This week, Al-Jazeera announced that it will not broadcast tape it has obtained of the murderous rampage in Toulouse, France that left four children and a rabbi dead. The first thing I thought was, "Good. I'm glad Al-Jazeera hasn't succumbed to some sick public desire for sensationalism." My second thought was, "Jesus, why does that desire exist in the first place?"
It's an issue that has come up time and time again recently. I've heard multiple people wondering aloud if there exists surveillance videotape of the Trayvon Martin shooting that took place recently in Sanford, Florida. In most cases, the individuals expressed a desire that the video would show "the truth" about what happened when neighborhood watch employee George Zimmerman shot the unarmed Martin. In fact, there apparently is tape from the scenario -- tape ABC News obtained of Zimmerman after the killing, not of the shooting while it was in progress.
But in at least one instance, I got the feeling the speaker was intensely interested in seeing the actual event for other reasons. What those other reasons were, I can't say, but I'm wondering.
Since the age of television dawned, there have been numerous examples of real, newsworthy violence caught on film. I remember watching footage in school of Jack Ruby murdering Lee Harvey Oswald as Oswald was perp-walked past cameras. This was in middle school, when we also watched the famous Zapruder footage of the Dallas murder of President John F. Kennedy. We saw First Lady Jackie Kennedy reach over the backseat of the convertible, and debated whether she was trying to help a Secret Service officer onto the trunk of the vehicle or reaching for a piece of the President's skull. I think we were 13.
I remember our class's collective disbelief that someone had managed to capture this footage back in "the olden days" -- 1963, thirty years before we sat in a fluorescent-lit classroom to talk about it.
In 1993, of course, we understood that certain horrific events would make it onto the evening news. It had only been six years since Pennsylvania State Treasurer R. Budd Dwyer committed suicide at a televised press conference in Harrisburg. When we were in kindergarten, most of us watched the Challenger explosion as it was happening. And when we were babies, back in 1981, John Hinckley, Jr.'s assassination attempt on President Ronald Reagan, the same shooting that left White House Press Secretary James Brady paralyzed, was broadcast on the CBS Evening News with Dan Rather.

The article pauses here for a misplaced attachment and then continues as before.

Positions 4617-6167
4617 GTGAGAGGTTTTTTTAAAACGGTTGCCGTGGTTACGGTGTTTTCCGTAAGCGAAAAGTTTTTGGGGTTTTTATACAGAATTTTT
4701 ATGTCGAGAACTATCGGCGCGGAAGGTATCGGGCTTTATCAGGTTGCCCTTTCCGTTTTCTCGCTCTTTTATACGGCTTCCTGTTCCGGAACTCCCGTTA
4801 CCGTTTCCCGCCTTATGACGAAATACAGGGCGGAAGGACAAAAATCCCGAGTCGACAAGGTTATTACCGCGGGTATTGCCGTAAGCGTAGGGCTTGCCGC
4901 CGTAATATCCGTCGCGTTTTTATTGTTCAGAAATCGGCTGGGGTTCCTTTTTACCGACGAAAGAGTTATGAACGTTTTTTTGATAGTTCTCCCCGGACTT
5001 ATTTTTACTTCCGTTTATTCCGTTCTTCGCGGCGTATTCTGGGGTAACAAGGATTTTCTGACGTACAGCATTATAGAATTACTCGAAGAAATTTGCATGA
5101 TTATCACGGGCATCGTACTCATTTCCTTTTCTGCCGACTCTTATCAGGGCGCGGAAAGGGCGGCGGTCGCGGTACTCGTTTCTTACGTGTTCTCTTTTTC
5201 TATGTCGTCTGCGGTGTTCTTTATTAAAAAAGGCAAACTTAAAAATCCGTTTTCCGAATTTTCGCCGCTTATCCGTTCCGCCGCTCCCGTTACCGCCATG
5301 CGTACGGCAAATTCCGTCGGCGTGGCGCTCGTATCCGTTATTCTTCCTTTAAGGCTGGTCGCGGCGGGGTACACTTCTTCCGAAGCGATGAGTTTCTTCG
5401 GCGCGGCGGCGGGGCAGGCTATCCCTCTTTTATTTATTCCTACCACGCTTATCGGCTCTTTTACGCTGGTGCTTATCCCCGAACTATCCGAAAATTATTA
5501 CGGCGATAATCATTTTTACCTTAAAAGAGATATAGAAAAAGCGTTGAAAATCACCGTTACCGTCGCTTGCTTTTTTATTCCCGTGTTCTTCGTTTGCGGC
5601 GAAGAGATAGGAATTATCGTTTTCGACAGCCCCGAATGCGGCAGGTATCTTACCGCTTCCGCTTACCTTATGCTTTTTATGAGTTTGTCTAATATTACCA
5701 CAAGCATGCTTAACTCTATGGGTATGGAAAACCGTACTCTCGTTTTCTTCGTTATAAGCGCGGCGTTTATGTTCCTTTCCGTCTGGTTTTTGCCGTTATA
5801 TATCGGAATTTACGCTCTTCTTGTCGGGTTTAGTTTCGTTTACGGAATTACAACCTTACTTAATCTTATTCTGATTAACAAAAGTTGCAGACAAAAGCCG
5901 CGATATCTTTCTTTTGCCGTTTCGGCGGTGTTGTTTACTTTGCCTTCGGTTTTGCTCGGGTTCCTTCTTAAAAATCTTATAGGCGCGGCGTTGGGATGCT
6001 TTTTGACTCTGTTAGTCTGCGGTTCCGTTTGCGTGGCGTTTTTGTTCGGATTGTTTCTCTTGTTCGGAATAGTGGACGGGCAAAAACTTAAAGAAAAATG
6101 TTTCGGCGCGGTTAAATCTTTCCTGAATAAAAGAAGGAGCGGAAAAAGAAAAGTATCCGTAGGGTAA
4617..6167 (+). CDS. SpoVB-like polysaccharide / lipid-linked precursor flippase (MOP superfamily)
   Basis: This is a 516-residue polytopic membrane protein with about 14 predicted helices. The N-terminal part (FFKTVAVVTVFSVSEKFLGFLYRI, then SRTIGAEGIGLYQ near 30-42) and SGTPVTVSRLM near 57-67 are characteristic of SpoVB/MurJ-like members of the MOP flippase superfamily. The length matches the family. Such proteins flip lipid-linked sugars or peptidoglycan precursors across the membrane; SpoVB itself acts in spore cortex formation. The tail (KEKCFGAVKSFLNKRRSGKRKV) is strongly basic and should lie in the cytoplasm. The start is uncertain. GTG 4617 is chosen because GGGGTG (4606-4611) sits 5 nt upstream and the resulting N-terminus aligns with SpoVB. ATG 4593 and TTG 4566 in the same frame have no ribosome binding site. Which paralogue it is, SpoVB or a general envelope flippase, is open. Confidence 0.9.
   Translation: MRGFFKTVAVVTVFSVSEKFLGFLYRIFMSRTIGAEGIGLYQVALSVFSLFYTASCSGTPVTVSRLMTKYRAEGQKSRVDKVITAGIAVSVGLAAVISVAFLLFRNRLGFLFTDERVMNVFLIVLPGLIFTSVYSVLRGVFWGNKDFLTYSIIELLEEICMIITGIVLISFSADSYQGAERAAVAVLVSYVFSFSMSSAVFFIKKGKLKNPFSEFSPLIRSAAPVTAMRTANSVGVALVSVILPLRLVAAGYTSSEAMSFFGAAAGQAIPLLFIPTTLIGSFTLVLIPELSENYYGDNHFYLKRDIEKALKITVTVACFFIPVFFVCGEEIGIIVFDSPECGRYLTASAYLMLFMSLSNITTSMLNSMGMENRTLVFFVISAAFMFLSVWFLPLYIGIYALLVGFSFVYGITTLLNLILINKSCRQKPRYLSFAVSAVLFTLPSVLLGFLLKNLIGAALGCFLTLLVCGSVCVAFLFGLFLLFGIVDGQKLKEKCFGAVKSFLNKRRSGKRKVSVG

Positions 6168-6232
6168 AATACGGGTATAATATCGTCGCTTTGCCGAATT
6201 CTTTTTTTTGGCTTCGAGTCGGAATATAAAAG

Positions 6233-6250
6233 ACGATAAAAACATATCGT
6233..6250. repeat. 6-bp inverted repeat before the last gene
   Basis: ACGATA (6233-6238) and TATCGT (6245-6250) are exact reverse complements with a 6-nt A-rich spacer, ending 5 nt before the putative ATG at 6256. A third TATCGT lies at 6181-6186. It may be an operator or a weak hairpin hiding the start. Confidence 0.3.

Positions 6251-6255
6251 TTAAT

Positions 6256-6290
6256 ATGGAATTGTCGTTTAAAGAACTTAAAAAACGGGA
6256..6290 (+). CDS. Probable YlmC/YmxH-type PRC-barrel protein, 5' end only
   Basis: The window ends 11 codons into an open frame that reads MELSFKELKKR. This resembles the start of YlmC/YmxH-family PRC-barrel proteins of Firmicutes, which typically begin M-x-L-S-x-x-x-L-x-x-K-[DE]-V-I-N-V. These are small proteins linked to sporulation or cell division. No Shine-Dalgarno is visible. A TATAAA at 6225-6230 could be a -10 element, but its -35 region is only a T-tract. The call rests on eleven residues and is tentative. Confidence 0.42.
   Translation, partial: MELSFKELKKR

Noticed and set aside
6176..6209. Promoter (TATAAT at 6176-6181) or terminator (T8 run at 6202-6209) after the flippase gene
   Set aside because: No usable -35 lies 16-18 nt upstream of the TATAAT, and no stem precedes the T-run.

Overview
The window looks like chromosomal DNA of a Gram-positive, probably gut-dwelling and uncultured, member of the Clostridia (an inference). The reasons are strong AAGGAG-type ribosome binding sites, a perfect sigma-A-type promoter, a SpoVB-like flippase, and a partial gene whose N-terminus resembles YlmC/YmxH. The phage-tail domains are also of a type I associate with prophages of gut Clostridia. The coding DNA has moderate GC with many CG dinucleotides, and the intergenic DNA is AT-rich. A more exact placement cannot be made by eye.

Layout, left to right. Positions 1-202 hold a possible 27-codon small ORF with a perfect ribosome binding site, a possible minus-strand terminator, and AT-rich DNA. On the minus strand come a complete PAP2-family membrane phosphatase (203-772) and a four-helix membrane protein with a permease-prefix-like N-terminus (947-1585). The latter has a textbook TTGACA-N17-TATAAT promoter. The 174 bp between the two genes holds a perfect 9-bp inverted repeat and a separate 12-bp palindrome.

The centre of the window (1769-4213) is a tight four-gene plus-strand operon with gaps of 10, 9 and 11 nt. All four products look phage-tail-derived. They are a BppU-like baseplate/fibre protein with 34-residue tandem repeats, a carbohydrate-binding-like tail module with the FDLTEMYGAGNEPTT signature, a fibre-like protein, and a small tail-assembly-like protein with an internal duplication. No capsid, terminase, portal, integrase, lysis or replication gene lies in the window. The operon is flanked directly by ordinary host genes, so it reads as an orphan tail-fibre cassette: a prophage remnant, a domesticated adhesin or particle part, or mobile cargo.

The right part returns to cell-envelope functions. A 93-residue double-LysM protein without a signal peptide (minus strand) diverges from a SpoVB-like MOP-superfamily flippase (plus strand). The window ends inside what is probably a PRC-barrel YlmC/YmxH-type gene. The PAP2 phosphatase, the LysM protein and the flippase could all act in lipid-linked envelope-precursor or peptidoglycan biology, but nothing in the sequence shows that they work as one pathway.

Back then, we knew that some events would be captured on video, but I don't think we ever expected that they would be. This was before 9/11, when we watched a national tragedy unfold live on our TV sets. And this was before the immediacy of YouTube, a platform that has narrowed the potential distance between an event and the international broadcast of said event to mere seconds. (Incidentally, you can view many of the events I mention in this article on YouTube. I'm sure you can understand why I'm not linking to them.)
In a far more joyful memory, I remember working as a reporter for MTV News back on Election Night in 2008. I shot footage of crying, cheering Obama revelers at Rockefeller Center with a cameraphone that beamed these images to MTV's website with an immediacy that still shocked me, three years after the advent of the video-sharing site. To this day, when I'm feeling down, I cue up video of Obama supporters reacting to his win. (Another sweet one? New Orleans fans reacting to Tracy Porter's interception in the Super Bowl in 2010. Never fails to make me smile and cry, because I'm a sap for great moments in sports.)
But the moments I'm thinking about today are the dark ones, the terrifying ones, the sick and twisted ones that hold a terrible attraction for many people, even those of us who consider ourselves good people, upright citizens, persons of conscience.
When I heard about the tragic subway death of a young man at the Bedford L stop this weekend, I wondered immediately if surveillance footage of the grisly tragedy had hit YouTube.
Then I wondered if I would watch it.
That's when I started to feel sick.
We talk sometimes about how people seemingly instinctively slow down when driving past a car wreck. I don't think this is the same impulse. When you're stuck in traffic for an extra 45 minutes, it's easy to feel as if you are in some way directly connected to a traffic accident. After all, it's affected your day in a palpable and real way. The curiosity that turns your head towards the crash site seems to me to be understandable and natural rather than morbid. And it's not as if most of us are hoping for blood. The sight often seems to arouse empathy.
"Damn," we'll say. "That's a bad one. I hope everyone's OK." Or "Man, I remember my last fender bender. Glad they're all standing up talking to the cops." I can't say I've ever seen anyone take out a camera or a phone to record the images, but maybe I just haven't looked hard enough.
I can understand the interest in that situation. But what is it in us as humans that creates even the possibility of interest in seeing Trayvon shot, or the subway victim killed, or the schoolchildren and the rabbi murdered? Is it childlike curiosity, a strange kind of innocence? Is it the allure of voyeurism? Is it a desire to somehow feel a part of the incident everyone's talking about, no matter how awful that incident may be? Or is it something else?
My smartest and best self doesn't want to see any of those things on tape. If they're made available, I'm not going to seek them out. But there's a part of me that wonders what I would do if I were hanging out with people who were watching a video of one of these tragedies unfolding. Would I leave the room? Would I leave the house? Would I tell them they were disgusting, that they should stop and think about what they were doing and why they were doing it? Or would I stay and watch?